R.4 Device Start up

Normal start up of an already configured device will obtain IP information and DICOM information from the servers.

Configured Device Start up (Normal Start up)

Figure R.4-1. Configured Device Start up (Normal Start up)

The device start up sequence is:

  1. DHCP is used to obtain IP related parameters. The DHCP request can indicate a desired machine name that DHCP can associate with a configuration saved at the DHCP server. DHCP does not guarantee that the desired machine name will be granted because it might already be in use, but this mechanism is often used to maintain specific machine configurations. The DHCP will also update the DNS server (using the DDNS mechanisms) with the assigned IP address and hostname information. Legacy note: A machine with pre-configured IP addresses, DNS servers, and NTP servers may skip this step. As an operational and documentation convenience, the DHCP server database may contain the description of this pre-configured machine.

  2. The list of NTP servers is used to initiate the NTP process for obtaining and maintaining the correct time. This is an ongoing process that continues for the duration of device activity. See Time Synchronization below.

  3. The list of DNS servers is used to obtain the list of LDAP servers. This utilizes a relatively new addition to the DNS capabilities that permit querying DNS to obtain servers within a domain that provide a particular service.

  4. The "nearest" LDAP server is queried to obtain a description for the device matching the assigned machine name. This description includes device specific configuration information and a list of Network AEs.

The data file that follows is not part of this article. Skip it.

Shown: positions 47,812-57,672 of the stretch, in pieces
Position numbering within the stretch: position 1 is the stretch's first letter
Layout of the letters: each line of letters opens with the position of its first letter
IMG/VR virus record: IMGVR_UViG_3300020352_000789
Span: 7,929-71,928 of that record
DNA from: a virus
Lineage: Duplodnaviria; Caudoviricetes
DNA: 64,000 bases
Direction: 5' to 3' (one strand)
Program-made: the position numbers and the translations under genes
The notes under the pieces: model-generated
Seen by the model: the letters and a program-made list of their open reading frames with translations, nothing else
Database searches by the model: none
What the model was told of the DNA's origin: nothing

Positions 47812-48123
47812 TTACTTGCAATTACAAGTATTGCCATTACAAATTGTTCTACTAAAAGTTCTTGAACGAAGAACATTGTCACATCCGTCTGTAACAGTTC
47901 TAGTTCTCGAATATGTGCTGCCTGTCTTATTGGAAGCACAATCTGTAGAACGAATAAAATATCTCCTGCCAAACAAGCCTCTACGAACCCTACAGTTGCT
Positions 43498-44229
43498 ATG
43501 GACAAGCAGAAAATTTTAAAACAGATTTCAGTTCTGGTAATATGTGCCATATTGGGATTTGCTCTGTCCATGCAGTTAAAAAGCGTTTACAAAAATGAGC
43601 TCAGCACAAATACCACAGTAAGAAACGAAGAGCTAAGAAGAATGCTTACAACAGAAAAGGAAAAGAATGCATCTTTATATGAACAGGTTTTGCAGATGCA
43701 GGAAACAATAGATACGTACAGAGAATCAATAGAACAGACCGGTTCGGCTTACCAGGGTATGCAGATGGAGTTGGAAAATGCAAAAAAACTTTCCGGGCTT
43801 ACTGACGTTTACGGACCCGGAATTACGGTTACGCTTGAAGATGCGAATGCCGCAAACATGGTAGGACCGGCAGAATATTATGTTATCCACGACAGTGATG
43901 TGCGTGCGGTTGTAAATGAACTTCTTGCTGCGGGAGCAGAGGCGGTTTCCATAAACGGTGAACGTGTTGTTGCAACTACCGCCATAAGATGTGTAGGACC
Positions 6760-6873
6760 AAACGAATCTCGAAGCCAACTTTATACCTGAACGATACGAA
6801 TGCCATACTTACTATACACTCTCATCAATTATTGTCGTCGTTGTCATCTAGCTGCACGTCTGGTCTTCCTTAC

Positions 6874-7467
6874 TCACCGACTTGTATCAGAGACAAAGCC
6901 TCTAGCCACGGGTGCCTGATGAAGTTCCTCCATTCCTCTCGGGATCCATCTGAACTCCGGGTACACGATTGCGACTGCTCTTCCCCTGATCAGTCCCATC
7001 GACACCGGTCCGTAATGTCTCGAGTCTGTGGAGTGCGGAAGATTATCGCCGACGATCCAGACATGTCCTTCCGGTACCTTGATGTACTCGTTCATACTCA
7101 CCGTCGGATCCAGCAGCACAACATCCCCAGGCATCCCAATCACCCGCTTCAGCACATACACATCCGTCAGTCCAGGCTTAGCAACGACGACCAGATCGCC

A partially managed node may reach this point and discover that there is no description for that device in the LDAP database. During installation (as described above) this may then proceed into device configuration. Partially managed devices may utilize an internal configuration mechanism.

  5. The AE descriptions are obtained from the LDAP server. Key information in the AE description is the assigned AE Title. The AE descriptions probably include vendor unique information in either the vendor text field or vendor extensions to the AE object. The details of this information are vendor unique. DICOM is defining a mandatory minimum capability because this will be a common need for vendors that offer dynamically configurable devices. The AE description may be present even for devices that do not support dynamic configuration. If the device has been configured with an AE Title and description that is intended to be fixed, then a description should be present in the LDAP database. The device can confirm that the description matches its stored configuration. The presence of the AE Title in the description will prevent later network activities from inadvertently re-using the same AE Title for another purpose. The degree of configurability may also vary. Many simple devices may only permit dynamic configuration of the IP address and AE Title, with all other configuration requiring local service modifications.

  6. The device performs whatever internal operations are involved to configure itself to match the device description and AE descriptions.

At this point, the device is ready for regular operation, the DNS servers will correctly report its IP address when requested, and the LDAP server has a correct description of the device, Network AEs, and network connections.